We have moved away from “doing things for” to “doing things with” in many areas of social and health care support. We no longer provide hotel type services to people living in care homes. We use active support or other methods to engage them as much as possible in every aspect of their daily life – helping to make breakfast or get washed and so on, so that their autonomy is increased and their potential and aspirations realised.
So why are we not adopting this empowerment approach so readily with people’s wellbeing? We teach personal care by breaking tasks down into smaller, more achievable steps; yet rarely do we break down self-care in this way.
In 2015, I conducted a piece of postgraduate research into the effectiveness of outcomes measuring tools (the Recovery Star) in residential services for people with a severe and enduring mental health condition. I discovered that people tended to make greater progress in domains such as personal care, daily living skills, work, and other practical, task-based activities, but much less progress in managing their own mental wellbeing.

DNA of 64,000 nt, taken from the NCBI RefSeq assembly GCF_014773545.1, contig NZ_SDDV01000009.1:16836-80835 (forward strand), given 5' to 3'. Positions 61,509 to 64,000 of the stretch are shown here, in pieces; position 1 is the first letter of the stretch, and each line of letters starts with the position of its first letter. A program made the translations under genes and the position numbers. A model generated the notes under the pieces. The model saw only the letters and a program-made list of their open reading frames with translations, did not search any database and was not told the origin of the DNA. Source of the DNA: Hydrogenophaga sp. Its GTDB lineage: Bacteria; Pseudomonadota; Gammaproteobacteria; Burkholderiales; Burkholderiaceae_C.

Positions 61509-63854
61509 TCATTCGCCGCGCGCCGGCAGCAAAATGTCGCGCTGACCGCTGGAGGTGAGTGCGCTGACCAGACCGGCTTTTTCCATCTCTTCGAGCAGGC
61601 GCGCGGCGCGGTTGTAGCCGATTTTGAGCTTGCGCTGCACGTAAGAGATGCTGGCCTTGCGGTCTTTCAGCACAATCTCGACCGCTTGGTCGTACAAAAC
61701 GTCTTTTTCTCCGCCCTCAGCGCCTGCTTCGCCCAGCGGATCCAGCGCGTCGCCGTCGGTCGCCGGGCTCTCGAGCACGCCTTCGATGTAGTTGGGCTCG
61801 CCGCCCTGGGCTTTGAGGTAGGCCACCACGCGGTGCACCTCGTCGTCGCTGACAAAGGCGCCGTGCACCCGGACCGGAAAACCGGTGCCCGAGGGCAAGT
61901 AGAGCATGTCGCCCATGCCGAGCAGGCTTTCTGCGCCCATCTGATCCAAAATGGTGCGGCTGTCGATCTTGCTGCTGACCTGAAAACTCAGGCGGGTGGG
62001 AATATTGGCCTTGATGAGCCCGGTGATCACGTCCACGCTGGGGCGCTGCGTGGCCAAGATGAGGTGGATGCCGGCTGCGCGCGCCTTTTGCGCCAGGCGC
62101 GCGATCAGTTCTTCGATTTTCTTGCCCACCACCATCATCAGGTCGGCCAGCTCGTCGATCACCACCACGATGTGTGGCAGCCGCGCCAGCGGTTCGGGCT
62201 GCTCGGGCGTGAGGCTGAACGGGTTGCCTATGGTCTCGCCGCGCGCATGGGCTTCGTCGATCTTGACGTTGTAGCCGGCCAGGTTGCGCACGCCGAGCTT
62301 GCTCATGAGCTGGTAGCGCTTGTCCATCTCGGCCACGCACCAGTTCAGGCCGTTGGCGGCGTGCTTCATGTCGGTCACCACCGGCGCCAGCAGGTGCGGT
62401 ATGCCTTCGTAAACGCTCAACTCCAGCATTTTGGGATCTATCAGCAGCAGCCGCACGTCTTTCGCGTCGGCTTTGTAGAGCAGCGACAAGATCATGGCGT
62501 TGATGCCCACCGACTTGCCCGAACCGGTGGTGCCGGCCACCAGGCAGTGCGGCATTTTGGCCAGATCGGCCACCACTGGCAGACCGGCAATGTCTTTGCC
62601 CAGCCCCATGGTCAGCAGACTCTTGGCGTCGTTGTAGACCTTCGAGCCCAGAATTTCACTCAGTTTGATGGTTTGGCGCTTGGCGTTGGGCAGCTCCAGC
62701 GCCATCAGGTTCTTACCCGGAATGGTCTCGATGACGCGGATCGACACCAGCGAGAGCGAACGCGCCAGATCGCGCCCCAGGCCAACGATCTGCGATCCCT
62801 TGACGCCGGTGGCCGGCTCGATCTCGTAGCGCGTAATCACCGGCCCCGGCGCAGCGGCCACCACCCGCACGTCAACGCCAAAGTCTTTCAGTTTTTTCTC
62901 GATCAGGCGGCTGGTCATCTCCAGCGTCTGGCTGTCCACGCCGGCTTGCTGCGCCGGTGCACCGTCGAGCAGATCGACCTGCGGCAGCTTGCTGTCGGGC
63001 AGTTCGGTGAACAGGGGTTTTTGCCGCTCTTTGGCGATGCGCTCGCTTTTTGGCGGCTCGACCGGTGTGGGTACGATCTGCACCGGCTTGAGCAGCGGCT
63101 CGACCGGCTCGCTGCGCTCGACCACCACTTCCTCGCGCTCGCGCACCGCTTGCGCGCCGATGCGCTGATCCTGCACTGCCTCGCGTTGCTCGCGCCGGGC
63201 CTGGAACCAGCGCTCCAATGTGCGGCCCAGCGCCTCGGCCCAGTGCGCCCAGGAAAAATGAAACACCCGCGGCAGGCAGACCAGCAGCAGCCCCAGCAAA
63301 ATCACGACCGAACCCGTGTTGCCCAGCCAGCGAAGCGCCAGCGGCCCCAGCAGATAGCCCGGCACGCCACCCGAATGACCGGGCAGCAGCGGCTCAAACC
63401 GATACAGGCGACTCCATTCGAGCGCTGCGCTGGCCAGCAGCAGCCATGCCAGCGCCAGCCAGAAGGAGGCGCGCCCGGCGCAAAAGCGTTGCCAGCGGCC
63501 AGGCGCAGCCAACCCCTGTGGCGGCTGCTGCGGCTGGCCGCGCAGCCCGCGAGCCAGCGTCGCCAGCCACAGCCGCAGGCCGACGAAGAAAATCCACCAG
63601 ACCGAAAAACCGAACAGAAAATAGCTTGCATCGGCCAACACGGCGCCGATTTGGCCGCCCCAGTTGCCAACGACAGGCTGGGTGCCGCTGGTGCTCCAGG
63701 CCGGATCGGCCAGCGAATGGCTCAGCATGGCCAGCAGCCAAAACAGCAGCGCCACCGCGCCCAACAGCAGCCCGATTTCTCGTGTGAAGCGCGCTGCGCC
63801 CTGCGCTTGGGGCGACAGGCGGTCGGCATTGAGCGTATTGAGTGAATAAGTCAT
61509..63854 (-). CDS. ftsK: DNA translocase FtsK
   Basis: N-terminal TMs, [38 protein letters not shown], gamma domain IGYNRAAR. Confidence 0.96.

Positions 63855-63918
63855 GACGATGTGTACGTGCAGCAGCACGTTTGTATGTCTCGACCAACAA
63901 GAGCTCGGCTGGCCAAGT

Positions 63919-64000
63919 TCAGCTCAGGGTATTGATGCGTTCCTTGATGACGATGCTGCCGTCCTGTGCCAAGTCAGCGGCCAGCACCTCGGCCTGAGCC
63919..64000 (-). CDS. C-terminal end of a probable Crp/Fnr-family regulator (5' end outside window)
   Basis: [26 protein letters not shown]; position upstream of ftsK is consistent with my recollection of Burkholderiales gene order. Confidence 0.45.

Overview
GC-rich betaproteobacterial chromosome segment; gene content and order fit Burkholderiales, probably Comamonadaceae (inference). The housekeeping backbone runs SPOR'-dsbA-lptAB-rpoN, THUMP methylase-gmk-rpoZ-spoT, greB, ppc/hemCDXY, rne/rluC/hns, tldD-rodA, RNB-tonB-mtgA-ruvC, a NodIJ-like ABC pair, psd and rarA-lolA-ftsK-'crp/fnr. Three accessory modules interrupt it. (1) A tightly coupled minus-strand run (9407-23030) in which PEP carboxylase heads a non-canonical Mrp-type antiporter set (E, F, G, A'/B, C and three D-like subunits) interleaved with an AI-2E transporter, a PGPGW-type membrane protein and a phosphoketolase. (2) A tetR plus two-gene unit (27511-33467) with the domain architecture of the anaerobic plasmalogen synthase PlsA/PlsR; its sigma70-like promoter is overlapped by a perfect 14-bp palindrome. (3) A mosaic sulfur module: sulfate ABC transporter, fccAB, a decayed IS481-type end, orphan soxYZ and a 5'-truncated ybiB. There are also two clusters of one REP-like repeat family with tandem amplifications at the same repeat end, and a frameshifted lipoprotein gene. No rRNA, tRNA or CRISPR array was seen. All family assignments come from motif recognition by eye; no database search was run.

As staff, we frequently intervene to deescalate and distract people or prompt them to use the coping strategies ‘prescribed’ by their clinical teams.
Are we denying some people the opportunity for growth and connection because we are not validating their lived experience as well as failing to seize the opportunity to see the world from their perspective? Imagine how empowering it could be if we modelled effective coping strategies to people who were distressed instead of offering them a cup of tea (or a cigarette, as it was back in the days when I started work!)